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Engineering group Arup to buy power from UK’s first deep geothermal power plant

United Downs Deep Geothermal Project Video screenshot
Alexander Richter 16 Nov 2018

British engineering group ARUP has committed to buying power from the UK's first geothermal power project to power its offices in the UK, under the Renewable Guarantee of Origin certificates (REGOs).

UK-based engineering and design company Arup has signed a commitment to purchase Renewable Guarantee of Origin certificates (REGOs) from the UK’s first deep geothermal electricity plant when it starts producing electricity.

The plant operator Geothermal Engineering Ltd (GEL) this week announced drilling has started at the United Downs Industrial Estate in Cornwall. The project is aimed at demonstrating the potential of geothermal resource in the UK to produce electricity and renewable heat.

Arup has committed to purchasing 9,000 MWh/year allowing Arup to supply zero carbon electricity to all 15 of its offices across the UK, based on the firm’s current energy usage.

“We believe geothermal energy has huge potential to contribute to the UK’s renewable energy sources and that’s why we’ve been investing in geothermal technologies since 2013. This agreement contributes significantly to our efforts to reduce the carbon footprint of our UK operations.”, so Nigel Tonks, UKIMEA Sustainable Development Director

Two deep geothermal wells will be drilled into the granite rock beneath the site, the deepest of which will reach 4.5 kilometres. Water pumped from the deepest well at a temperature of approximately 190C will be fed through a heat exchanger at the surface and then re-injected into the ground to pick up more heat from the rocks in a continuous cycle. The extracted heat will be converted into electricity and supplied to the National Grid.

Geothermal Engineering Ltd was established in 2008 to deliver deep geothermal heat and power projects in the UK and abroad. Arup and GEL have worked together on a number of geothermal projects through a joint venture called Geon Energy which develops and leases geothermal technology. Geon’s first project is the Jubilee Pool in Cornwall.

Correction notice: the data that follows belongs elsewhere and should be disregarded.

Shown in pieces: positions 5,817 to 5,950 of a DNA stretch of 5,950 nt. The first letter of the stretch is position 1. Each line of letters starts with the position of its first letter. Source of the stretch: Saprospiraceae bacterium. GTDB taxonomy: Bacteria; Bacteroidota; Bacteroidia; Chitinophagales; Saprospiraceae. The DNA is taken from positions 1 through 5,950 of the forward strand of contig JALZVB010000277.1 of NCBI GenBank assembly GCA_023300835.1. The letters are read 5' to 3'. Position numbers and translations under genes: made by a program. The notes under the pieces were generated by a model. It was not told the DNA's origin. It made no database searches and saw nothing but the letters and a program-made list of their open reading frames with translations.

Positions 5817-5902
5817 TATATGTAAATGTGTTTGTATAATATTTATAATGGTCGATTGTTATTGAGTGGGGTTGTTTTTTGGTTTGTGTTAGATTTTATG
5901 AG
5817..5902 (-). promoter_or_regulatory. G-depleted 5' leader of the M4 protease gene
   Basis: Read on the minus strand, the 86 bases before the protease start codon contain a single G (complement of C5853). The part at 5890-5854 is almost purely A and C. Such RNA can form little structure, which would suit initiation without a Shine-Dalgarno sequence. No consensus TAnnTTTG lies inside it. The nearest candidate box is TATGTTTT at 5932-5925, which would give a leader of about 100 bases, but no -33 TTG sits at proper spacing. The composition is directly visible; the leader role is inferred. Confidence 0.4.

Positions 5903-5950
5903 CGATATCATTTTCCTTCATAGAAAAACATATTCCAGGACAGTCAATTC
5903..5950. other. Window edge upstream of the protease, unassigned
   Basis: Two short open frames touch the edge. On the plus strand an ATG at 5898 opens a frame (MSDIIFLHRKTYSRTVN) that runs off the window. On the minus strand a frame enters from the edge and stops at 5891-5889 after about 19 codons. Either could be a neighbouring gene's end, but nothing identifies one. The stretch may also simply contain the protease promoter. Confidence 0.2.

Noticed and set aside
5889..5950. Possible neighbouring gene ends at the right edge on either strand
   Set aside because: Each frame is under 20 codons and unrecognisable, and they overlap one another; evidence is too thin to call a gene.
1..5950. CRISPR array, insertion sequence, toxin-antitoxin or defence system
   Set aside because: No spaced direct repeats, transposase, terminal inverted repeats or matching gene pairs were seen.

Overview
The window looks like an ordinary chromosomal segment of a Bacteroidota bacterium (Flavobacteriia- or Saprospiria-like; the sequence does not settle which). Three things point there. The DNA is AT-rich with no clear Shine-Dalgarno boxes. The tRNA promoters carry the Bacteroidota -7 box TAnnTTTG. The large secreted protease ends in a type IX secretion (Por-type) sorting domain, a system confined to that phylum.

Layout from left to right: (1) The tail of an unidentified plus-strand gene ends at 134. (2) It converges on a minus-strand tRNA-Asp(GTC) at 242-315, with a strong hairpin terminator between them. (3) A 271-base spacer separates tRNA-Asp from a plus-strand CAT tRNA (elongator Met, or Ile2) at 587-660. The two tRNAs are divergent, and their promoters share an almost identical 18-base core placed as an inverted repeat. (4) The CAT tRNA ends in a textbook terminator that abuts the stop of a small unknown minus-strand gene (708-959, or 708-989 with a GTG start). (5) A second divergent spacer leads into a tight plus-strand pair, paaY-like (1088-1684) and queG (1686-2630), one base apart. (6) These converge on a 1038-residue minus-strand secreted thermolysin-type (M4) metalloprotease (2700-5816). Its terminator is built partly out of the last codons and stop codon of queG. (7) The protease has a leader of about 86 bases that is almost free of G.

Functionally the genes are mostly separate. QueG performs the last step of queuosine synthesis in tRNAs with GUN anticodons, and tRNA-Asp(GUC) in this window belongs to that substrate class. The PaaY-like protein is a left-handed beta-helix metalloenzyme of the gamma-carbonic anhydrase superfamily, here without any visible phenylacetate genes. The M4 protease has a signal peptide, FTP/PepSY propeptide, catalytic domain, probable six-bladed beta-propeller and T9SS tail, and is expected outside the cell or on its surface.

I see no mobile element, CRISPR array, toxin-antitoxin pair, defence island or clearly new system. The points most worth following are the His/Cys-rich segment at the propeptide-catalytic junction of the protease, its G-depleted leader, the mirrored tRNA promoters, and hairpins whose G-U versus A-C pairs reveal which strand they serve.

Discussing the project, Nigel Tonks, Arup’s UKIMEA Sustainable Development Director, said, “As well as taking responsibility for reducing their carbon emissions, companies can encourage the renewable energy market by securing low carbon renewable energy supplies. We believe geothermal energy has huge potential to contribute to the UK’s renewable energy sources and that’s why we’ve been investing in geothermal technologies since 2013. This agreement contributes significantly to our efforts to reduce the carbon footprint of our UK operations. We believe this project will stimulate the growth of geothermal plants in the UK.”

The largely untapped geothermal resources in the UK have the potential to deliver up to 20% of the UK’s electricity and heat energy needs in a reliable and sustainable way. As coal fired power stations are switched off, the need for renewable, baseload energy can only increase. It is incredibly exciting to see this pioneering project getting off the ground in what we hope will be the start of many similar initiatives across the UK. ”, so Dr Ryan Law, Managing Director of Geothermal Engineering Ltd

Source: ARUP